WHO European Ministerial Conference on Nutrition and Noncommunicable Diseases


WHO European Ministerial Conference on Nutrition and Noncommunicable Diseases in the Context of Health 2020: Over 50% of People Are Over Weight and Obese

health conference-Vienna, Austria – Date: 4–5 July 2013 – Hundreds of Europeans, about 25 Health ministers, experts, and representatives of civil-society, NGO’s and also non-Europeans from around the world attended today the WHO Ministerial Conference which is held in Vienna at Hufburg from July 4- 5, 2013. The conference is held in coordination between WHO and the Austrian Federal Ministry of Health headed by Minster Alios Stöger.

The conference is the first one which addresses nutrition and noncommunicable diseases (NCDs) in the context of Health 2020. The conference focused today on how policy making can support implementation together with the commitments outlined in the Action Plan for the Global Strategy for the Prevention and Control of Non-communicable Diseases.

At the opening of the Conference, the WHO Regional Director for Europe, Zsuzsanna Jakab, appealed to individuals, industry and governments: “I urge ministers of health to work with other sectors to implement policies that can make a difference. I urge all stakeholders in the food industry to act responsibly and do their part by adjusting product formulations to make a positive contribution to health, labelling foods clearly and meaningfully, and not marketing those high in saturated and trans fats, free sugars and salt to children. Lastly, I advise citizens to try to reduce their intake of fat, sugar and salt and increase that of fruit and vegetables in their diets. Consumers should read the labels on their food, and choose consciously and responsibly on the basis of public health advice. Huge progress has been made in the last 30 years in other areas of public health, such as tobacco control. It’s time to apply the same commitment to fighting the obesity epidemic.”

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Region-wide weight problem

Obesity is rising across the European Region and a particular concern among children. One third of the Region’s children and half of its adults are estimated to be overweight or obese. A host of short- and long-term problems is associated with obesity, such as mobility problems, low self-esteem and increased risks of cardiovascular diseases and diabetes; further:

  • 60 per cent of children who are overweight before puberty will be overweight in early adulthood;
  • obesity accounts for 2–7 per cent of health costs in some countries, and even higher indirect costs in lost productivity;
  • in western Europe, children from lower-income families are more likely to be obese;
  • if action is not taken, the prevalence of overweight in some countries will reach 90% by 2030.

The web site of the WHO Regional Office for Europe offers further information on the Conference (http://www.euro.who.int/nutrition-vienna) and Health 2020 (http://www.euro.who.int/en/what-we-do/health-topics/health-policy/health-2020-the-european-policy-for-health-and-well-being).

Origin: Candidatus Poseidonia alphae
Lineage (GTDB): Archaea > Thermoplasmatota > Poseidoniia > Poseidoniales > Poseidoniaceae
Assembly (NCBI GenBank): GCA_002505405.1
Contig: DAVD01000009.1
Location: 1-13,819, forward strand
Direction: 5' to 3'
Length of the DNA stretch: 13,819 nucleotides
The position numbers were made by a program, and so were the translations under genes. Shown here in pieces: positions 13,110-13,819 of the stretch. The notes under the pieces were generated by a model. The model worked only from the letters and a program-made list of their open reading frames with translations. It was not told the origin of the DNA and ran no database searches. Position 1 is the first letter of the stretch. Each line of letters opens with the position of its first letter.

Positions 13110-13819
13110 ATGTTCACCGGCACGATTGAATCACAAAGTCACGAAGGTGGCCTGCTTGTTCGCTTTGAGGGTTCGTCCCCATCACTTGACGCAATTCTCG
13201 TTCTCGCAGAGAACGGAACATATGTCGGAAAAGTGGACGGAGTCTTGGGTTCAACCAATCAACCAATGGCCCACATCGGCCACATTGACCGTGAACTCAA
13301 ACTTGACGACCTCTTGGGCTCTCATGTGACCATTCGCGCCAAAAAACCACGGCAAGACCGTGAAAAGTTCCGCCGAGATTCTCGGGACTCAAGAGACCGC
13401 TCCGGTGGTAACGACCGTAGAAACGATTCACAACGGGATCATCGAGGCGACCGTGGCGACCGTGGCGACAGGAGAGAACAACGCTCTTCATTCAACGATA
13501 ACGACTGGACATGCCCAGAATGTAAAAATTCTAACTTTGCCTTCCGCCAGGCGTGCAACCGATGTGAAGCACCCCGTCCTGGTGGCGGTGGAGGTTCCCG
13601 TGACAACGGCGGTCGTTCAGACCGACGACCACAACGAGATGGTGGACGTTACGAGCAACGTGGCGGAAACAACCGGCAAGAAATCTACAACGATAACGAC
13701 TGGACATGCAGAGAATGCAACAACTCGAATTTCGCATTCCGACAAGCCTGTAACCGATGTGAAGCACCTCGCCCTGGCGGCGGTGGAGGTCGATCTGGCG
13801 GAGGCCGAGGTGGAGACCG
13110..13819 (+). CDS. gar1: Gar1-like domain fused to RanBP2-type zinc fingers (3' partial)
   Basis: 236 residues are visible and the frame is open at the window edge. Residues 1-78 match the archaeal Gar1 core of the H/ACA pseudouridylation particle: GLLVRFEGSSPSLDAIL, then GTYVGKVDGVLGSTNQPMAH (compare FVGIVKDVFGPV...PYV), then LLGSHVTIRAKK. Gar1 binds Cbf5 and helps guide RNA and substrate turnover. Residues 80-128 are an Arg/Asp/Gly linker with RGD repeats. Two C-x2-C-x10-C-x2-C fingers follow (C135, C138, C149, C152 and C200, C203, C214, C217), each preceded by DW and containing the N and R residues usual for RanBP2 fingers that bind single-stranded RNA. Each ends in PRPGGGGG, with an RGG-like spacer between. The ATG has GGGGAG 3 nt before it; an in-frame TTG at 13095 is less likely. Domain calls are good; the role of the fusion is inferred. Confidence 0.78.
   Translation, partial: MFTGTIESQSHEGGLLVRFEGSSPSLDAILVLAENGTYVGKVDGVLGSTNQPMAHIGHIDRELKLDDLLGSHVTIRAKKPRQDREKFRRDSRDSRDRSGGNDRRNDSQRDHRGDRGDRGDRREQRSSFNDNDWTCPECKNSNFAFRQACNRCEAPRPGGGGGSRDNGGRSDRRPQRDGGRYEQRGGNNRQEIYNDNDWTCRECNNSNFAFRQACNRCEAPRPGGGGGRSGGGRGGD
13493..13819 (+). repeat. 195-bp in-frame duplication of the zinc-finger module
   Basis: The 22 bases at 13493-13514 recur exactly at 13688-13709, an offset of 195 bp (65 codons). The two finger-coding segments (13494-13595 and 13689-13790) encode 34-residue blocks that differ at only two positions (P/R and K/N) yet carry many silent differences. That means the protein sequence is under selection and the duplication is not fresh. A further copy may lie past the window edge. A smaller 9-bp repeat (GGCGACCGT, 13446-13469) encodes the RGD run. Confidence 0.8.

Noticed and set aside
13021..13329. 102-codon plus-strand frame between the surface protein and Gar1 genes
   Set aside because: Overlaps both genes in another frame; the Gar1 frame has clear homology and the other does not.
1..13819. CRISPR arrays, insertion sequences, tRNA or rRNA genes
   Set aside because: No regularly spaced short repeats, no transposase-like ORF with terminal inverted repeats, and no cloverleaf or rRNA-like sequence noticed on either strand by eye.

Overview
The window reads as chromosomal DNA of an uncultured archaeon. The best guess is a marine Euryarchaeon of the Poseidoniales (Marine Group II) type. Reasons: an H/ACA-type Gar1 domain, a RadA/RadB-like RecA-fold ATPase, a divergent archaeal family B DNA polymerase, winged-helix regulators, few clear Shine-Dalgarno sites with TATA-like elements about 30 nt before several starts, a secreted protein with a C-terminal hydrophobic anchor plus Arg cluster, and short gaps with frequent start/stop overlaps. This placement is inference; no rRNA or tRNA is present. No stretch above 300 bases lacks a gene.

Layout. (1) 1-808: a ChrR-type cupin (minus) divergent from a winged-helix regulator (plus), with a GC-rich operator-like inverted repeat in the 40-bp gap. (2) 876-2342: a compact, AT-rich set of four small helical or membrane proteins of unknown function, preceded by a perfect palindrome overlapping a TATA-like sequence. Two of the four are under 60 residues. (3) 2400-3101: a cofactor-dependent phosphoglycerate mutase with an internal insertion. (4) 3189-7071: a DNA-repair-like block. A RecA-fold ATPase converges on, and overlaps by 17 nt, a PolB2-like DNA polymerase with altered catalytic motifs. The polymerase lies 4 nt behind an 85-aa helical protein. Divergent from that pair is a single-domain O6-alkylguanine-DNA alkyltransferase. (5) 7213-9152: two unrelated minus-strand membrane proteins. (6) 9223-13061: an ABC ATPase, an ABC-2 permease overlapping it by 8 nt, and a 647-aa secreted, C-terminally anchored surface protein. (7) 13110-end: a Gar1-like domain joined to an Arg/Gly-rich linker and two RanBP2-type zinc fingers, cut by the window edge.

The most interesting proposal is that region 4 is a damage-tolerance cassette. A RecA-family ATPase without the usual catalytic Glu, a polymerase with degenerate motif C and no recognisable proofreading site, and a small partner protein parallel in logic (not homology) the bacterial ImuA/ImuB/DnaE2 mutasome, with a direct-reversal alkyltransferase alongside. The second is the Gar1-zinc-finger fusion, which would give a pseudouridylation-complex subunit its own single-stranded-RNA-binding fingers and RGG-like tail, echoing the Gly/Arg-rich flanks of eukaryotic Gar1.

3 comments to WHO European Ministerial Conference on Nutrition and Noncommunicable Diseases

  • Roddy6667

    The term “overweight” is a misnomer. Moderately “overweight” people live longer.

  • Thomas Turk

    …. high in saturated (and trans) fat. This is deliberate misinfo. from the mainstream health/medicine/pharma so that the toxic and useless statin drugs, (50B$ annual sales) can be marketed.

    Saturated fats, ie cholesterol, is one of the most important molecules in your body, for the building of your cells, for producing stress and sex hormones, and vitamin D. 60% of your brain and 60% percent of your retina is fat. Your neuron membranes are composed of a thin double layer of fatty acid molecules, 70% fat. The double cell membrane of your trillions of cells is 40% fat, so that high cholesterol diet ensures cell wall integrity to prevent pathogens, dyes, heavy metals etc. enterring the cell and damaging DNA. Clark HR PhD ND 1995.

    The idea that life-giving cholesterol in the blood should kill us if its concentration is a little higher than normal, as they wrote in the Framingham paper, seemed to me just idiotic. Uve Ravnskov MD PhD.



    In any case.. it’s the carbs that fatten! Digested carbs, first top up the glycogen storage in the muscle and liver, the rest is rapidly converted to bodyfat in the cells’ mitochondria via the Krebs cycle. Fructose from fruit and sugars converts directly into bodyfat in the liver. Meanwhile digested fat is very slowly converted to glucose by the liver, not to bodyfat.

    Idiotic ‘healthy eating Food Group’ advice to stuff yourself with carbs all day, ie grains 6X daily, unlimeted fruit and sugara CAUSES the obesity.

    Keep in mind that the ‘self appoined’ dieticians worldwide need to follow the US Assn., and that has been exposed as totally corrupt, funded by producers of food, and manufacturers of foodstuffs, confectionaries, beverages, by fast food companies, by a biotech giant and indirectly by big pharma. All that the dieticans scream is cholesterol and calories, 2 deliberate falsehoods!

  • Roddy6667

    A healthier diet would involving turning the Food Pyramid upside down. If you never got to the grains, no big deal. There is no requirement for carbohydrates in the human diet. Before they were corrupted by outside “civilazation”, Eskimos went months and even years without ever eating a gram of carbs. They were very healthy and died from accidents with polar bears and Common diseases. This was all documented by Vilhjalmur Steffanson. Google it aand learn.

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